Meet the Axolotl, a Mexican salamander which looks like it comes straight from a cartoon or a Pokemon movie.
About the Axolotl
Although the axolotl is colloquially known as a “walking fish“, it is not a fish, but an amphibian. Axolotls are unusual among amphibians in that they reach adulthood without undergoing metamorphosis. Instead of developing lungs and taking to the land, adults remain aquatic and gilled. Axolotls can breathe through their gills, through their skin and with their lungs and regularly go to the water surface to get air, but do not come out of the water. Furthermore, they do not move much.
The axolotl originates from Lake Xochimilco underlying Mexico City, but today exists only in Lago de Chalco (Lake Chalco) in Mexico. There are different variants of Axolotls in different colors. In the wild, they are gray or brown. In captivity you see a lot of the cultured white variant. There are also variegated colored and gold-colored axolotl. In the wild an axolotl lives ten to twelve years, in captivity they can be about 25 years old.
As of 2010, wild axolotls were near extinction due to urbanization in Mexico City and consequent water pollution, as well as the introduction of invasive species such as tilapia and perch. They are currently listed by CITES as an endangered species and by IUCN as critically endangered in the wild, with a decreasing population.
Axolotls are used extensively in scientific research due to their ability to regenerate limbs.
Axolotls were also sold as food in Mexican markets and were a staple in the Aztec diet.
They also are popular pets.
Surveys in 1998, 2003 and 2008 found 6,000, 1,000 and 100 axolotls per square kilometer in its Lake Xochimilco habitat, respectively. A four-month-long search in 2013, however, turned up no surviving individuals in the wild. Just a month later, two wild ones were spotted in a network of canals leading from Xochimilco. The city is currently working on conserving axolotls by building “axolotl shelters” and conserving remaining and potential habitats for the salamanders. Read more ..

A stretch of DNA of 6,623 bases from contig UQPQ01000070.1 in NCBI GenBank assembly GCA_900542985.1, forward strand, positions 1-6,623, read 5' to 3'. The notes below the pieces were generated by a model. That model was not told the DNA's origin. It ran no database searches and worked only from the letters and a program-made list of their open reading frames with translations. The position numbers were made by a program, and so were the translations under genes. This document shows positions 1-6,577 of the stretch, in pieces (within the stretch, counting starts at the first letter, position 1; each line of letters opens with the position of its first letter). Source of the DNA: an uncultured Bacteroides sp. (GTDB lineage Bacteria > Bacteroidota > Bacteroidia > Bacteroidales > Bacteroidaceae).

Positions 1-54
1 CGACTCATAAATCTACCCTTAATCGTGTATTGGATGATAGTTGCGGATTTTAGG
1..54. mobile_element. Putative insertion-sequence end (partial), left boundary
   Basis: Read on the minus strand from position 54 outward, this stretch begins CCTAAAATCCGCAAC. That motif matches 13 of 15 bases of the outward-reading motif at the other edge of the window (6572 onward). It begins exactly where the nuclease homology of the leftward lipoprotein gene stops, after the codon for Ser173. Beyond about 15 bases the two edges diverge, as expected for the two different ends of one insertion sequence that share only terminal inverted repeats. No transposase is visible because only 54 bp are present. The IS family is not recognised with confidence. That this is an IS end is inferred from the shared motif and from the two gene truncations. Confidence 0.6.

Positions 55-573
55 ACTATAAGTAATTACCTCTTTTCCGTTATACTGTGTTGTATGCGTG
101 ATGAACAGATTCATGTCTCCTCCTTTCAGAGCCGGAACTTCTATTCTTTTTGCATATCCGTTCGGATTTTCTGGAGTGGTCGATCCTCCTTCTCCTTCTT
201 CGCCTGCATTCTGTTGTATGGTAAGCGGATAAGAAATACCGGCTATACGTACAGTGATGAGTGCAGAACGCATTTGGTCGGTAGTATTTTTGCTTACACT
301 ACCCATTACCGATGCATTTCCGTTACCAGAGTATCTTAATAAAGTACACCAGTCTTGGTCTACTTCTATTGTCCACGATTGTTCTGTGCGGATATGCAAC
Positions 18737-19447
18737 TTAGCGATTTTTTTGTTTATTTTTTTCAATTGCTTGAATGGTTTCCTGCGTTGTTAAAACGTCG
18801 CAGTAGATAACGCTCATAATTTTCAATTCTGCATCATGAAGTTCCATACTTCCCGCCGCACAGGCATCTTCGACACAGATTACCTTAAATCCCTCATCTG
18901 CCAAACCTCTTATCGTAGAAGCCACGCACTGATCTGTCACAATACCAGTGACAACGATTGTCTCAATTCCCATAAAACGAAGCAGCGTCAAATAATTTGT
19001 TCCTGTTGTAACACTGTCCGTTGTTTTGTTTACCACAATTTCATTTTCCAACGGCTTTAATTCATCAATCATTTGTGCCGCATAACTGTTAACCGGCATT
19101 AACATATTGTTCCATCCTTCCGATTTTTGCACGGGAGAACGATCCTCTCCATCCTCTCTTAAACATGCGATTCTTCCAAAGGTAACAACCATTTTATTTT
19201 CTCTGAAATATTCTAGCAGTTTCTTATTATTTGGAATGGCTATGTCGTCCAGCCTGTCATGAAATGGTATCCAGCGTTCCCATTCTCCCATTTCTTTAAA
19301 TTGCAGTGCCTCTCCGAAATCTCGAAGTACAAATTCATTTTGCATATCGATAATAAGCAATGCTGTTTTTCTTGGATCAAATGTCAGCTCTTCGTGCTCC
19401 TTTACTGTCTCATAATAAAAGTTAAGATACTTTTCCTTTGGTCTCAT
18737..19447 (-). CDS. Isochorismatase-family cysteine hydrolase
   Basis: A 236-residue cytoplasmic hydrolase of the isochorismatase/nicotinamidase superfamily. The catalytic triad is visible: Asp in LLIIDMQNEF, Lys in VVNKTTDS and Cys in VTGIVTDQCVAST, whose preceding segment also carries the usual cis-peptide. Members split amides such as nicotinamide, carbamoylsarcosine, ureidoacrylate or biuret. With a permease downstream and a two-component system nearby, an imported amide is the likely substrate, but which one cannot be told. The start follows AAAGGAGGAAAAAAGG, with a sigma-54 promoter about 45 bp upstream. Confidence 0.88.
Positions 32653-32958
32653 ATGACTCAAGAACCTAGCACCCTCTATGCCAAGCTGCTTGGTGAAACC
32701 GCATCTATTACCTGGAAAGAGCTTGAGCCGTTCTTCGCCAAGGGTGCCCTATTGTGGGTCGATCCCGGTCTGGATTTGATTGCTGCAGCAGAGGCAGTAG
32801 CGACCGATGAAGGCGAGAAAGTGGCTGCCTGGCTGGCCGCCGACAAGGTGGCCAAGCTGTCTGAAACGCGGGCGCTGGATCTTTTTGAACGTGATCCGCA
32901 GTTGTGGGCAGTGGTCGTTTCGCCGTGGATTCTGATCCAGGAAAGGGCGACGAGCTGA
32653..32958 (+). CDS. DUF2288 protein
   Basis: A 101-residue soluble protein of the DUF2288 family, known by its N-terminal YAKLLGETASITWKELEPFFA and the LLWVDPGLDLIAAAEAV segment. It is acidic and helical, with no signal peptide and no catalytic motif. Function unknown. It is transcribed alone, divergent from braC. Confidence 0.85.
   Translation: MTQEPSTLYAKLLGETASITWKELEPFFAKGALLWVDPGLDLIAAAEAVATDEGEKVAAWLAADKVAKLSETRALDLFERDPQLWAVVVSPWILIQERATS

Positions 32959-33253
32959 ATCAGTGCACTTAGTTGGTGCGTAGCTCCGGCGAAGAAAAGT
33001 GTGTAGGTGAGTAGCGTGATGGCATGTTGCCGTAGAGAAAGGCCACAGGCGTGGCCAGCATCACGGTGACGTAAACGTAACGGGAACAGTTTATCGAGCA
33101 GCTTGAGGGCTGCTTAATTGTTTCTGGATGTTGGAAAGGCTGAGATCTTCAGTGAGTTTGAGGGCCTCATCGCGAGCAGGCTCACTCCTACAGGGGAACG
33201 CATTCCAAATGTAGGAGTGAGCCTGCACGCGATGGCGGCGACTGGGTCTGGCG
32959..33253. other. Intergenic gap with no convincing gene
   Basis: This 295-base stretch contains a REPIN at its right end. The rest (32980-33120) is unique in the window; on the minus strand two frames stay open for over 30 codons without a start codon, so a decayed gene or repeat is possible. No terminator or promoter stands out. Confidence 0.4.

Axolotls in Captive Care
The axolotl is a popular exotic pet like its relative, the tiger salamander (Ambystoma tigerinum). Axolotls are part of the order Caudata/Urodela. They originate from the bottoms of two lakes in Mexico, but don’t be fooled – the lake was fed from a large glacier and remained cool throughout the seasons. Thus, axolotls require cooler water temperatures than most would believe. Axolotls have since been deemed an endangered species in the wild, and are now bred and thrive in captivity.
In a tank environment, they will never transform into the adult form, but will remain larvae. They are easy to care for and therefore make enjoyable pets. They have a lifespan of 10-15 years in aquariums if provided the right environment and care. (How to care for an Axolotl – Wiki How)
The Axolotl’s life cycle is a rare phenomenon as they live their entire lives in the larval stage, yet still, manage to breed. “It is believed that they have evolved to be this way due to low levels of iodine in their native waters. Experiments have been done and Axolotls will metamorphose when exposed to iodine, and they develop into salamanders that look similar to the closely related Tiger Salamander.
Axolotls have excellent regenerative abilities and can regrow limbs, tails and even heart and brain cells at an outstanding rate. This has made them a popular focus in scientific research.” [theamphibian.co.uk]
Colorations, size and lifespan
Main Morphs (Colourations): There are several different color variations [morphs] in Axolotls that occur in captivity.
Wild type: Mottled green with shiny eyes and dark purple gills.
Albino: White/very light pink with clear pink/red eyes and bright pink/red gills.
Melaniod: Black/dark gray with black eyes and dark gills.
Leusistic: White/pink with dark eyes, bright red/pink gills. May or may not develop freckles.
Golden Albino: Golden/yellow with shiny patches, pink/fire orange eyes, bright red/pink gills.
Copper: Copper/olive with dark eyes, bright red/pink gills.
Other morphs: There are other morphs that are considered rare and unique, these morphs consist of Piebald, Golden Non Albino, Chimaerism.
GFP: (Green fluorescent protein) Is a recessive gene that can be contained in any morph. This means that axolotls who carry the GFP gene can glow green under black / blue light.
Size: Axolotls can grow up to 25-30cm (10 – 12 inches). Dwarves at around 7 inches.
Life Span: Axolotls can live up to 15 years with appropriate care, but generally clock out at about 10 years.
How to care for an Axolotl
Axolotls are carnivore and eat meat. An axolotl has no sharp teeth, only kind small stumps. They can not bite or tear with it, but hold it with slippery tassels. The axolotl swallows its prey all at once and can only eat preys that fit all in. You can feed an axolotl with rain worms, dead baby mice, small fishes, mosquito larvae, cat food and water insects.
Feed your axolotl a proper diet. You can buy night-crawlers and frozen bloodworms at a local pet store. These should be the staple of your axolotl’s diet. You can also provide frozen shrimp and bits of chicken for a treat. In general, avoid live food.